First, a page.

Saturday, February 11, 2017


The Handmaid’s Tale
Margaret Atwood
Houghton Mifflin

Ms. Hen has wanted to read this novel for a long time, and she finally got around to it. She thinks it is the perfect book to read for the political mood in the country. She understands that there is going to be a TV show, which she has not seen, but would like to. She understands how this novel would work as a TV show rather than a film, since there are many avenues that the story could go down.

Offred is a Handmaid in the Republic of Gilead, which used to be the United States and possibly Canada. She is a type of fertility slave, since the birthrates have become low for Caucasians, women were forced into this type of servitude in order for more babies to be born. She lives with a married couple and their servants. The women are not allowed to read or own property; women are considered to be inferior people, and are not given the same rights as men.

Ms. Hen thinks that reading this novel is like going into a swimming pool little by little; she didn’t quite understand everything that was happening until she was over her head in the water. Offred suffers because she remembers the way the world used to be, when she had a husband, a daughter, and a job, had money, and lived a life as we know now. She comes to have nothing; she is a prisoner, she has no choice of what to do with her life, and no hope for the future.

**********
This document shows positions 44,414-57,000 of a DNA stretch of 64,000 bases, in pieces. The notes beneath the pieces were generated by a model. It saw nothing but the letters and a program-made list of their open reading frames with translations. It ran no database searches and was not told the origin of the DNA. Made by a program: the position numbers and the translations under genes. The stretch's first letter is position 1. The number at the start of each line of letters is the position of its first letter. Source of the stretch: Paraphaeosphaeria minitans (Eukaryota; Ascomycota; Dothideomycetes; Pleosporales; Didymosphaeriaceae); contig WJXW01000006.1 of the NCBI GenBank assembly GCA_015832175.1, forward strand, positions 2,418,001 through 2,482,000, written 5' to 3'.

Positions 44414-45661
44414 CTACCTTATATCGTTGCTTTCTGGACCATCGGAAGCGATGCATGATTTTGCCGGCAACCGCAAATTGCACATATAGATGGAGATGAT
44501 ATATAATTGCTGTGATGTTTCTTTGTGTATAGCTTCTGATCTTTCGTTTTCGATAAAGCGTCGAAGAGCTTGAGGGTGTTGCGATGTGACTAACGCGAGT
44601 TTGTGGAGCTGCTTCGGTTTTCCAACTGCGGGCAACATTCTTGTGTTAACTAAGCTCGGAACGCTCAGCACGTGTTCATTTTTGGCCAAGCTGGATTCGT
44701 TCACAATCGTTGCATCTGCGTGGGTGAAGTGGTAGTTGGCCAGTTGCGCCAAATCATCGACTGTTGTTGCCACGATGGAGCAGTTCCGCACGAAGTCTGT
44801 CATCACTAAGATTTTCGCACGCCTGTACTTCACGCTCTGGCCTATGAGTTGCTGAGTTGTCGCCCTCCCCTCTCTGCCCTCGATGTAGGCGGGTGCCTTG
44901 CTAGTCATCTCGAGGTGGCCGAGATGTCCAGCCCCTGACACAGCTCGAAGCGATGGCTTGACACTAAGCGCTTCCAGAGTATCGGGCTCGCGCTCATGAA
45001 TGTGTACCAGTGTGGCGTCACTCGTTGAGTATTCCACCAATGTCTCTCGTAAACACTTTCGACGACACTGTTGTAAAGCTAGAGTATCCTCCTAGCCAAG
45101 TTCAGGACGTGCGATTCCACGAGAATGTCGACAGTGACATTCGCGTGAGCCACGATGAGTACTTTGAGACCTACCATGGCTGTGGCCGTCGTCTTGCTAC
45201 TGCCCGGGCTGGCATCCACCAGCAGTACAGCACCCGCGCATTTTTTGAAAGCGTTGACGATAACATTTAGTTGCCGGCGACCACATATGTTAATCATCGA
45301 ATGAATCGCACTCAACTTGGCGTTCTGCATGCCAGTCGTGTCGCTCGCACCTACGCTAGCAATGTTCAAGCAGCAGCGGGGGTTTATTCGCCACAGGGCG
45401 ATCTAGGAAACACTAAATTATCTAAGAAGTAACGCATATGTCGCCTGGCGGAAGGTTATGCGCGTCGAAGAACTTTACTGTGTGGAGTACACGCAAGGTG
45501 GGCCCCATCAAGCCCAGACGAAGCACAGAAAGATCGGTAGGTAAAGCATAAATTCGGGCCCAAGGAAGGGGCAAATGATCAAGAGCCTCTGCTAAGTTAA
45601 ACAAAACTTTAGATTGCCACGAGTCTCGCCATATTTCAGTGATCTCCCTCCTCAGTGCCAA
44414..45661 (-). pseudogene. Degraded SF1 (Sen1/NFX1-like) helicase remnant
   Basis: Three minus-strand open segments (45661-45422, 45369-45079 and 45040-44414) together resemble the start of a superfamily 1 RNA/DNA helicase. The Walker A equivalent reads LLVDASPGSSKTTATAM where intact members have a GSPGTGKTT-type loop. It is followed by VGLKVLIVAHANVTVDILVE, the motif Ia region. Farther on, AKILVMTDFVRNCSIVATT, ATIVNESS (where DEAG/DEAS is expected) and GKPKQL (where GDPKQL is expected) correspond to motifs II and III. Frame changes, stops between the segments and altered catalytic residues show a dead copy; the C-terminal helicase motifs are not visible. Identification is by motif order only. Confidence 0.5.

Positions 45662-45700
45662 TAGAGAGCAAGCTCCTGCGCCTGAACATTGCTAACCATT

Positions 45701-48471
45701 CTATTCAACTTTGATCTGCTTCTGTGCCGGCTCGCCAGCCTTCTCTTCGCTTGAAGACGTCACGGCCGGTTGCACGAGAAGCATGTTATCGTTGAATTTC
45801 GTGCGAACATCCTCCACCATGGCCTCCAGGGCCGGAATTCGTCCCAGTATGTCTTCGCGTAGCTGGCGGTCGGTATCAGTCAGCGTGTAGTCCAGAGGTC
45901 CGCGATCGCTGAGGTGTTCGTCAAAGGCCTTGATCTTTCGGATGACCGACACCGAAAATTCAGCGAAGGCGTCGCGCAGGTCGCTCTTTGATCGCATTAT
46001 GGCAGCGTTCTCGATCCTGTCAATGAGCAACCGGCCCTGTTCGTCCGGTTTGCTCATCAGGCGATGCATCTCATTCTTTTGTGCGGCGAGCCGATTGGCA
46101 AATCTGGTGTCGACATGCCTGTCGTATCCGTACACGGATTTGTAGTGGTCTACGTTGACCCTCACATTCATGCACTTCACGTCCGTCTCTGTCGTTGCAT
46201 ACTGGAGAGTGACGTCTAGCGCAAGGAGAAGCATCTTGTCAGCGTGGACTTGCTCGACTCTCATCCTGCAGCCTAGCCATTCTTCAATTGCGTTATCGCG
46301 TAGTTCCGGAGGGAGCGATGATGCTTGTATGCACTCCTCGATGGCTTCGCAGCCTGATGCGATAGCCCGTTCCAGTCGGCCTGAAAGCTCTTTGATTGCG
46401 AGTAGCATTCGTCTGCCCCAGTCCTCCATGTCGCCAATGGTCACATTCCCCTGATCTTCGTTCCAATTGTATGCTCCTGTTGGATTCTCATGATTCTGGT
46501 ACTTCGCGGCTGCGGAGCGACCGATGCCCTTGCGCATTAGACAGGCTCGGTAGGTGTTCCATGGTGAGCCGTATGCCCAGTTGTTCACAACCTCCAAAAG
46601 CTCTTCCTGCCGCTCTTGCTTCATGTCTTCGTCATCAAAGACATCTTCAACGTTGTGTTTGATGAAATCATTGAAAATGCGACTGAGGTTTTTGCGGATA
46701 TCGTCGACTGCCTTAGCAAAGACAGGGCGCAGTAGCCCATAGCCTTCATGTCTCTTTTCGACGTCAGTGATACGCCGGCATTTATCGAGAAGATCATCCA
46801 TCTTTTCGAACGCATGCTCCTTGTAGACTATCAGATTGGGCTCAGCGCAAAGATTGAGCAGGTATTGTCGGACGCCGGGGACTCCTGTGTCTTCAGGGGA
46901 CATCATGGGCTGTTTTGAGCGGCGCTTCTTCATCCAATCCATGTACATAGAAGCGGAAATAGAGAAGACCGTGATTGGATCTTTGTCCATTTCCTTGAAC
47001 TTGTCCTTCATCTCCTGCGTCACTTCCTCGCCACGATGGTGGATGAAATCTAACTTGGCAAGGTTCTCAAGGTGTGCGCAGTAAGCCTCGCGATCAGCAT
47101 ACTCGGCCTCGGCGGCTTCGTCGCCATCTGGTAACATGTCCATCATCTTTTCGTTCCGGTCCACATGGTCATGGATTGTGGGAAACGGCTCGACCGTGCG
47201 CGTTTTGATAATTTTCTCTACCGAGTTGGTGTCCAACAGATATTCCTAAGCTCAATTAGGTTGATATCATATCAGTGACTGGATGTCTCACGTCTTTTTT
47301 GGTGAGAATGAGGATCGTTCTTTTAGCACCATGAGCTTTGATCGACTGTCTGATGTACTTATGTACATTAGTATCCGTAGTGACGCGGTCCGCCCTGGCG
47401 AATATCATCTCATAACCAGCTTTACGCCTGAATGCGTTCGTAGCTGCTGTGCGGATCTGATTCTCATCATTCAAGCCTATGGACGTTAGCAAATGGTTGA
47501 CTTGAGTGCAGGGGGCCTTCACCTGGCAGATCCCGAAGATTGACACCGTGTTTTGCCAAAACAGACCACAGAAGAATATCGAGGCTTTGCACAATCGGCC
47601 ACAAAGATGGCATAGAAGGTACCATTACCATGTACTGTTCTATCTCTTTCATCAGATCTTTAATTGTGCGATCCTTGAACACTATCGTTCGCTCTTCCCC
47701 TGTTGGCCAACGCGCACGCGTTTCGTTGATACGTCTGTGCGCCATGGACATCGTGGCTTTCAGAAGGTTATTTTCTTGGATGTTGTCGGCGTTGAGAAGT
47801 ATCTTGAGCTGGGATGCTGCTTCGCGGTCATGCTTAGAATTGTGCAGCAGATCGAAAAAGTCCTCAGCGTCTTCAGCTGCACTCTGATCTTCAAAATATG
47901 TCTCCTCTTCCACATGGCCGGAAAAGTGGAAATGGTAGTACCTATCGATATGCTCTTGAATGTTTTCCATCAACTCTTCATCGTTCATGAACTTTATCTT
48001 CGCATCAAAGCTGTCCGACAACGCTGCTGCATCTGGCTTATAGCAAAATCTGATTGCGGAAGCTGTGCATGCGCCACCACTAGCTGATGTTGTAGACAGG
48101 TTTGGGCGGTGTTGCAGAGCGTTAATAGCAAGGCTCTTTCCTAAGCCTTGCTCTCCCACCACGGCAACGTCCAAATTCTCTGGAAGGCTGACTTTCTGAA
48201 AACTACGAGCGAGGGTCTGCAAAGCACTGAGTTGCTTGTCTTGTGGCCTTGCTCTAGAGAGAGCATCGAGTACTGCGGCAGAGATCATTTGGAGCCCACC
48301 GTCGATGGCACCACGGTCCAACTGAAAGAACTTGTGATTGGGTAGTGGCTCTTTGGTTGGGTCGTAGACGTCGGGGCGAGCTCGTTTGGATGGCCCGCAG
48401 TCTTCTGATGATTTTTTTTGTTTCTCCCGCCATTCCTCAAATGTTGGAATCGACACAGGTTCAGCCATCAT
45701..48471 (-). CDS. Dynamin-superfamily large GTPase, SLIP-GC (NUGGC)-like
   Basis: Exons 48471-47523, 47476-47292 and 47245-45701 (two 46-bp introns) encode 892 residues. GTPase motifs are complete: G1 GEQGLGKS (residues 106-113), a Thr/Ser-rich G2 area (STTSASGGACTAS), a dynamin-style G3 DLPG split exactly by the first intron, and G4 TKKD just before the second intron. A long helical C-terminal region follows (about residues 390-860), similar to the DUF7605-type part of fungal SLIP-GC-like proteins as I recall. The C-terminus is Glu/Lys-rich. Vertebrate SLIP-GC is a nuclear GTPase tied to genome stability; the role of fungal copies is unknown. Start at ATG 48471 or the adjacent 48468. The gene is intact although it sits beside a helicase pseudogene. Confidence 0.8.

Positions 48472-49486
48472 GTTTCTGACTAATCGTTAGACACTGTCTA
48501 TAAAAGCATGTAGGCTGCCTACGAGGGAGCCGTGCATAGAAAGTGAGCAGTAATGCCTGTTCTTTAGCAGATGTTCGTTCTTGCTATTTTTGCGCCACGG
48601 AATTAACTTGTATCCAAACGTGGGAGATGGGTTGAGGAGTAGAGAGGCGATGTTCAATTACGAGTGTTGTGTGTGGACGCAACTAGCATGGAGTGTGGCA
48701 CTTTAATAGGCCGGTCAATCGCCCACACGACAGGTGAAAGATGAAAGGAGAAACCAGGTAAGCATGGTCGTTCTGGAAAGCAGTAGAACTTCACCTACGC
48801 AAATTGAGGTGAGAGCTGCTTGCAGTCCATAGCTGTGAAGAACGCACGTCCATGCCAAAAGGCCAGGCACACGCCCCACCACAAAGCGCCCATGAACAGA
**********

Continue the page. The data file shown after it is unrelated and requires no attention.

This novel concerns Ms. Hen because she thinks it could be the way the world is turning now. Births are down, and many women don’t want to have children. Men are trying to take rights away from women. Men are afraid that women have had too much power of their own, and many men want to usurp the power they think is their right. Ms. Hen worries the United States may be going down this path. It could all start slowly, little by little, until we are dwelling in Gilead with Offred and the other Handmaids.

There are many chickens and hens in this novel, and an egg is a motif that is shown over and over. Ms. Hen decided it has to do with eggs being ovaries, and the women are considered to only be good as how fertile they are.  One day Offred looks at the egg she is going to eat for breakfast:

“The shell of the egg is smooth but also grained; small pebbles of calcium are defined by sunlight, like craters on the moon. It’s a barren landscape, yet perfect, it’s the sort of desert the saints went into, so their minds would not be distracted by profusion. I think that that is what God must look like: an egg. The life on the moon may not be on the surface, but inside.”

When Offred goes shopping, she buys chicken for the household to eat. Sometimes she doesn’t like the chicken, but she always eats it.

Ms. Hen thinks THE HANDMAID’S TALE is an important novel in the vein of 1984 and other dystopian novel, but with a feminist twist. She loved reading it, even though it scared her. She hopes that the TV show is high quality, and introduces people to the book. She prays that this novel is not as prophetic as she imagines it could be, and also that she never has to live in a place like Gilead.

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